Navigating the reports of rising and falling housing prices

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CLARKONOMICS: I recently saw 2 headlines on the same day that were really opposites-ville.

“Home prices plummet in most big U.S. cities” one blared. “Home prices post gains at end of 2010” the other one shouted by way of response.

The subhead to the former read, “Prices have fallen to the lowest points since the housing bubble burst,” while the latter article touted, “For the first time since 2005, the average sales price of new and resold houses had a year-over-year increase, rising 3.5%.”

Huh?!

Here’s the deal: The housing market has been a disaster in recent years, even in the markets where it was not. I read The Seattle Times every day and just in the last 18 months, I’ve seen a parade of stories about cratering values in the Seattle metro area that had largely escaped the housing bust. It’s like Seattle is now having the same nervous breakdown that the bubble states had 4 years ago.

The reality is the market is bouncing along all over the country en route to finding a bottom. Some individual markets may even have a little further to decline. But at the same time, a number of markets and submarkets in big metro areas are beginning to see the stirrings of people buying houses. Deals are closing and there is activity.

Housing is incredibly affordable right now. Now, not everyone will qualify for a loan, but if you do, you are in the driver’s seat. I believe we are at inflection point in housing where we’re done for at least a generation or so with the idea of getting rich quick on housing.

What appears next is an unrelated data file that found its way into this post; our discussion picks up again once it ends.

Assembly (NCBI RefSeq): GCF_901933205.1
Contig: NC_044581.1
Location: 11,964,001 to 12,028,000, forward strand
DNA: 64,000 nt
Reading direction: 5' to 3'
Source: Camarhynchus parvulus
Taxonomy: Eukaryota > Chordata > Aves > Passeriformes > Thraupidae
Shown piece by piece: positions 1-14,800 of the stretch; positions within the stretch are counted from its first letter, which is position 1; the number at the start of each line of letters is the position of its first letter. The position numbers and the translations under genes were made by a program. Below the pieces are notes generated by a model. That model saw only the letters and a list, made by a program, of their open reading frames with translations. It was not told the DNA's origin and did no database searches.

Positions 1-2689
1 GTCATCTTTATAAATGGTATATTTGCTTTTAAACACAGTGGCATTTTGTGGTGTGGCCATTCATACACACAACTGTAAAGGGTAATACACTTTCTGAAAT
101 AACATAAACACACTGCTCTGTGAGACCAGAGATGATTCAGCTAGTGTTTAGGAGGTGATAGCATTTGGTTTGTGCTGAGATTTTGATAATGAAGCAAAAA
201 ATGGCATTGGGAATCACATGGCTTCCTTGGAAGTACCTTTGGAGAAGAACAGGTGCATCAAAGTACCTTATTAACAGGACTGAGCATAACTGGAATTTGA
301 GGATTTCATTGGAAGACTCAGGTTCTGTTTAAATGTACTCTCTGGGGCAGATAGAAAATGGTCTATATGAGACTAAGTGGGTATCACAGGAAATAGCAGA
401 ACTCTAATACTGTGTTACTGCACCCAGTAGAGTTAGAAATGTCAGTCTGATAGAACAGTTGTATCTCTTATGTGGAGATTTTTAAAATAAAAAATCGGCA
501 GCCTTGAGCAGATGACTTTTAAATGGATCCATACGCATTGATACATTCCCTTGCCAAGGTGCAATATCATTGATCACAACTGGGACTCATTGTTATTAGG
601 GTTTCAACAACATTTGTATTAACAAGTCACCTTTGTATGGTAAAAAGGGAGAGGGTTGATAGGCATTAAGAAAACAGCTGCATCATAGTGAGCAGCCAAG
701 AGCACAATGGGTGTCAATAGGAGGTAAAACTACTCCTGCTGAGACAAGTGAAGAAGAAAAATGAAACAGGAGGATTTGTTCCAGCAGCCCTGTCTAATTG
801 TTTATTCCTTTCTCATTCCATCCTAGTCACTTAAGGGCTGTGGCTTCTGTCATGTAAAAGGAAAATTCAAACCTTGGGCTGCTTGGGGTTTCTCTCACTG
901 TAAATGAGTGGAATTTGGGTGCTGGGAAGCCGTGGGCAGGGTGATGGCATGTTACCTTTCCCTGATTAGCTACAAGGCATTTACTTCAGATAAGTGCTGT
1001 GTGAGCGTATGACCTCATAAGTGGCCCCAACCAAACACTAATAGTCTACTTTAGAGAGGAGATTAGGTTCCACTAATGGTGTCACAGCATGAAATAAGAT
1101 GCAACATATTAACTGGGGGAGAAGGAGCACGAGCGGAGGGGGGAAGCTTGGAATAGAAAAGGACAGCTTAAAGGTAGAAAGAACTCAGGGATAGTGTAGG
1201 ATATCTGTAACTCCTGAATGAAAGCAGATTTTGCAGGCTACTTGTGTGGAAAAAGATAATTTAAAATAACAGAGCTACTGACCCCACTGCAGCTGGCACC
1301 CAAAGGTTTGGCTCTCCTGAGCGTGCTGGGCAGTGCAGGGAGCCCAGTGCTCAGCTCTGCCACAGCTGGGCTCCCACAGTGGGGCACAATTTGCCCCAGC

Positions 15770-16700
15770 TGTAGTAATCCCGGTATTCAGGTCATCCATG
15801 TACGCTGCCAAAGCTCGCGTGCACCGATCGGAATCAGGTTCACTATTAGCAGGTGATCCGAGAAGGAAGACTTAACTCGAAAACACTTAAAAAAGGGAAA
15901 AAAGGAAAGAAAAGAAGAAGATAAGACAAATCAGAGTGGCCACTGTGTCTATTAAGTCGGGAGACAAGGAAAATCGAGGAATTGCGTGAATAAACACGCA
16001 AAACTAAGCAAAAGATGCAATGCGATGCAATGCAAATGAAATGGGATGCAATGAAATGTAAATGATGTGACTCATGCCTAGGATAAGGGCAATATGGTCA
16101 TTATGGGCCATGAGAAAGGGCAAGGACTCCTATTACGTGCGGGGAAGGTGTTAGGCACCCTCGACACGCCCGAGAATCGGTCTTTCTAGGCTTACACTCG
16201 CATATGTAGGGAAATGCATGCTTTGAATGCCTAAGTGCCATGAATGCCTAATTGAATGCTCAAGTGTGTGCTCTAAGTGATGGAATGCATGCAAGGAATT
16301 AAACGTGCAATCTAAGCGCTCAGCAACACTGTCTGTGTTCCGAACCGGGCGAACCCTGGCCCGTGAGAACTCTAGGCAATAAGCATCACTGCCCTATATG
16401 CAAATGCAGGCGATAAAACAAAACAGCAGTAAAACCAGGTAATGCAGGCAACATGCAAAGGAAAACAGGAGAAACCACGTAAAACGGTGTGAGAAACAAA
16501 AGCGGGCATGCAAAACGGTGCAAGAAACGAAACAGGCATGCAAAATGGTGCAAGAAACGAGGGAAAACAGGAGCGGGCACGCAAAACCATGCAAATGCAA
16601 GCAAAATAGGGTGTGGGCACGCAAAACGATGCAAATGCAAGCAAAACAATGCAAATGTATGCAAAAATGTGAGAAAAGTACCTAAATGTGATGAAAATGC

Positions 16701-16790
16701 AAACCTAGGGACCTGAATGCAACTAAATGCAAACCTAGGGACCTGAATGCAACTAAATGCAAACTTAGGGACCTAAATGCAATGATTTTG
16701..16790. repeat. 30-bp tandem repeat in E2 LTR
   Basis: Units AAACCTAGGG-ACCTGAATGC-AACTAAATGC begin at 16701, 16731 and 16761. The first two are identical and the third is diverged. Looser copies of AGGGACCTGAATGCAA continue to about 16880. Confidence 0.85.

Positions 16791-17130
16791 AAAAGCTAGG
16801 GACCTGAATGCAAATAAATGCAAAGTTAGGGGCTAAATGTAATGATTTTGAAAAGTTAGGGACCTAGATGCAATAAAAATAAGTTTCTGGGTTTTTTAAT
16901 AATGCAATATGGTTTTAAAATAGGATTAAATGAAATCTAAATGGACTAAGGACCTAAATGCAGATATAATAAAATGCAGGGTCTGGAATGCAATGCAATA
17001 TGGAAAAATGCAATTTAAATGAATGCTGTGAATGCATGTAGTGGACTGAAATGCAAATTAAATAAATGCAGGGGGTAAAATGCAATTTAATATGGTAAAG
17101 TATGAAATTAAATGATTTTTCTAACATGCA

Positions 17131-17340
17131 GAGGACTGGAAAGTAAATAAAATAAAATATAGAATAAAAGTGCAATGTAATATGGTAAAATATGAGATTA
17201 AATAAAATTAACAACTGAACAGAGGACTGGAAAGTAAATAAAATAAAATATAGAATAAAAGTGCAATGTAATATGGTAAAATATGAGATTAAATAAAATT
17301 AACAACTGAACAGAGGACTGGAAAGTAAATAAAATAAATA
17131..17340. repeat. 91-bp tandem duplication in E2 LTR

The get rich quick mentality in real estate is like the dot.com thing of the 1990s, when IPOs were going from $15 to more than $200 in 10 minutes. That was the news everyday in general interest newspapers, not just the financial press. But those stocks were overvalued. Now the tech composite, which is the NASDAQ, is still only about half of what it was at the peak 11 years ago. People got burned and they’re done with that movie.

It’s the same thing with housing now. The purpose of buying house should be to have a place to live. That’s a stunner, after people were in the “buy and flip” mentality for so long. But there’s great opportunity to buy right now at incredibly affordable prices, with a very reasonable cost per month. Buy what you intend to own for a significant number of years.

On the other hand, if you are an investor looking for rental income, it’s true that it’s a much better time to do it now than it was 5 years ago when everyone was trying to get in the game.

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So this is a time that presents opportunity, but not fevered speculation.  



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